I was working at our Shinsaibashi school on the 25th, and when I finished me and another teacher decided to go and grab a couple of drinks.  The same as always, Christmas Day in Japan had passed with little fanfare so we wanted to try and bring ourselves a bit of Christmas cheer, and as we're both poor, we decided on Saizeriya, mainly for their 100 yen glasses of wine.  We ordered a bit of food as well and chatted nostalgically. We're both British and always enjoy a chinwag about the good old days. Mighty Max, Power Rangers etc.

I've been reading about Power Rangers quite a bit lately after a podcast I listen to had an interview with Bulk and Skull.  On the podcast they talked about a lot of the backstage stuff that went on during the filming of the show, and Bulk mentioned his interesting theory about how Japan's popular culture is so wacky because of the atomic bombs dropped on it during the Second World War.

When I was a kid, Mighty Morphin Power Rangers was pretty much my favourite thing. I wasn't really allowed to watch it by my parents because of its violent content, but that made me love it even more. I had the figures, the comics, and I remember my friend had the game for the Mega Drive - a Power Rangers beat 'em up was literally the best game when you were a kid in the 90s.

Thinking back, Power Rangers may have helped shape a lot of my interests and tendencies. Maybe Power Rangers is one of the reasons I'm so interested in American culture, blazing, overdriven rock music (the theme was my favourite song as a kid, and I remember it being released on cassette), and maybe even my interest in Japan came from Power Rangers somehow. Back then no kid knew that a lot of the show's footage was taken from Super Sentai, but it's pretty much common knowledge now. I read recently that the US version of the show was so popular that its creator, Haim Saban commissioned the Japanese production company to make even more footage especially for use in the US show. Also, one of my most vivid childhood memories is Jason, Zach and Trini leaving the show during the second series - I was distraught. Recently I read that they were written out because they demanded wages which the studio wasn't prepared to pay...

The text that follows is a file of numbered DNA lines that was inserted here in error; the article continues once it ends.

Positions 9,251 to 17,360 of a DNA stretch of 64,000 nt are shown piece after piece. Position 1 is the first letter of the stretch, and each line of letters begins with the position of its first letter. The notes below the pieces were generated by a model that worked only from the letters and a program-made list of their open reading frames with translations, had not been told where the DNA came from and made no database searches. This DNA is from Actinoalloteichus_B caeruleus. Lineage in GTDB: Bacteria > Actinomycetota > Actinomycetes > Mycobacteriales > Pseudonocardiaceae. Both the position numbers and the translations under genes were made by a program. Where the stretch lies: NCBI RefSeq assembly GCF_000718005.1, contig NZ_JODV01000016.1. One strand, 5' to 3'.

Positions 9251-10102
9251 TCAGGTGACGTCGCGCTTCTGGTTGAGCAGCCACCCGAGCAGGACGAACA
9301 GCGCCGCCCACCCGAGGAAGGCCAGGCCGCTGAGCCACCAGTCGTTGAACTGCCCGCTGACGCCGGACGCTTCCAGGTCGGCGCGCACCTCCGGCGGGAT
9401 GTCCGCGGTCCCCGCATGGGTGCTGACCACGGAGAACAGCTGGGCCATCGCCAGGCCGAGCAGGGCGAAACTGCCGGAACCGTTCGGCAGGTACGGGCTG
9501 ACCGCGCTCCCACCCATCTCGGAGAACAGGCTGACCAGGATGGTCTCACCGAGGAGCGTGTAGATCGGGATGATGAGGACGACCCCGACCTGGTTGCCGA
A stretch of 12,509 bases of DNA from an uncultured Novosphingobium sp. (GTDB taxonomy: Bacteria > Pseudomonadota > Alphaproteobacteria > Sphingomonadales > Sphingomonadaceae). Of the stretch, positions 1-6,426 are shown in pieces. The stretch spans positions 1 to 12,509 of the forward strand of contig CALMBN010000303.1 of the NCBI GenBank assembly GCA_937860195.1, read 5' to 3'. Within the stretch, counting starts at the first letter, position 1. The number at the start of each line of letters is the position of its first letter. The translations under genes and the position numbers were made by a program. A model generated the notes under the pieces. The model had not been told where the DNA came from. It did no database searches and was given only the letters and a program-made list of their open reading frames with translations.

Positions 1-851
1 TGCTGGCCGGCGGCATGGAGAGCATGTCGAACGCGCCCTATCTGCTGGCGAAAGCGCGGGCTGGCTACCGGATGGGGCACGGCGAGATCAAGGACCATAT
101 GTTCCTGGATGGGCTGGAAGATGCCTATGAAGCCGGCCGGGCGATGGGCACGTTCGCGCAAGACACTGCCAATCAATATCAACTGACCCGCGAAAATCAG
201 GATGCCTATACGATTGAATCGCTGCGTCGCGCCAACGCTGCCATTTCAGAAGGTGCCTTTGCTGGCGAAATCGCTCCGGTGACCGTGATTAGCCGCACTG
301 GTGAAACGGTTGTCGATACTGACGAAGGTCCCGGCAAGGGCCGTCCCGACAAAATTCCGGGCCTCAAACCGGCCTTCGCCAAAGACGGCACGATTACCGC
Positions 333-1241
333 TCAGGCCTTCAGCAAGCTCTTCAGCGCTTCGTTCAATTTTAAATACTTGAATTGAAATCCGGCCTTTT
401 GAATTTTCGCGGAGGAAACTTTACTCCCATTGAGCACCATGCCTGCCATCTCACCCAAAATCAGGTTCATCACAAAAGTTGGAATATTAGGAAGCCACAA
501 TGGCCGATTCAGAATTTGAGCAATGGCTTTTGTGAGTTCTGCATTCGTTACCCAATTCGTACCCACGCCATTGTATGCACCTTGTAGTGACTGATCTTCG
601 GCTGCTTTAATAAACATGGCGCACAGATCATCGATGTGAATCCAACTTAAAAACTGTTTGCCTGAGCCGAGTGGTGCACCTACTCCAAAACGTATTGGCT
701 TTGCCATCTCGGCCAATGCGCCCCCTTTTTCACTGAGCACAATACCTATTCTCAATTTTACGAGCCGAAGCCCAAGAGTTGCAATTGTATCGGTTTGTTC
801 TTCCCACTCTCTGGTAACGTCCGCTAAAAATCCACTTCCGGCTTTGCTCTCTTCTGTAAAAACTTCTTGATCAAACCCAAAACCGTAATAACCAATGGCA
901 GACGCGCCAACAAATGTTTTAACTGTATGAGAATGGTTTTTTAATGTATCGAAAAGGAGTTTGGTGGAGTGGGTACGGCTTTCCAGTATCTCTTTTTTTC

Power Rangers is a phenomenon that's still going strong to this day, and so is Super Sentai - I often see promotions and advertisements for the show here in Japan - but Mighty Morphin was the first and best series of the whole franchise and one of the greatest things about growing up in the 90s. 

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Monday, 24 December 2012

Countdown to Christmas

It's been a good last few days. Friday and Saturday were pretty intense as I worked two full days in Akashi, but Saturday night we went for a few beers in Juso then Umeda. We were planning to go to a mate's house party in the day on Sunday, so we scheduled band practice for Sunday morning. That was probably a bad idea cos it took a while for some members of the band to recover from the night before, and we only practised for about an hour in the end. After practice I went home and slept, and then in the evening we went to Shinsaibashi as our friend who works at a bar was selling homemade sausages. The sausages came in the form of hot dogs with onion and pepper relish, and it was the probably the best thing I've eaten since coming to Japan. After the sausages we continued to drink in Shinsaibashi and headed home around five. I'd ridden my bike there, so we got a taxi back and I put my bike in the boot. It didn't quite fit but the taxi driver was fine with it.

Tonight I went for dinner at my friend's parents' house. The family is Japanese but they put on a massive Christmas feast, including roast chicken, Kobe beef steak and a British style pudding with custard. I ate and drank a lot - at one point I had four different drinks on the table - and then we went to karaoke. It was a really great night. This is the one time of the year when I want to go home and enjoy the Christmas season, but tonight's feast was a really good way to celebrate Christmas in Japan. it's important to have something to celebrate at the end of the year, and to have a time when everyone takes stock and stops to appreciate family and friends. As I said in the last post, in Japan Christmas isn't usually that much of a big deal; yeah, they have New Year but it's not quite as big of an occasion as Christmas in the UK. 

I guess it's times like this when I think about all my mates, and how I can't see the vast majority of them this Christmas. With the kind of life I lead I'm always changing my residence and circumstances, and while it's fun I'm constantly making new friends and then moving away from them. At some point in the future I wouldn't mind a bit more stability in that regard.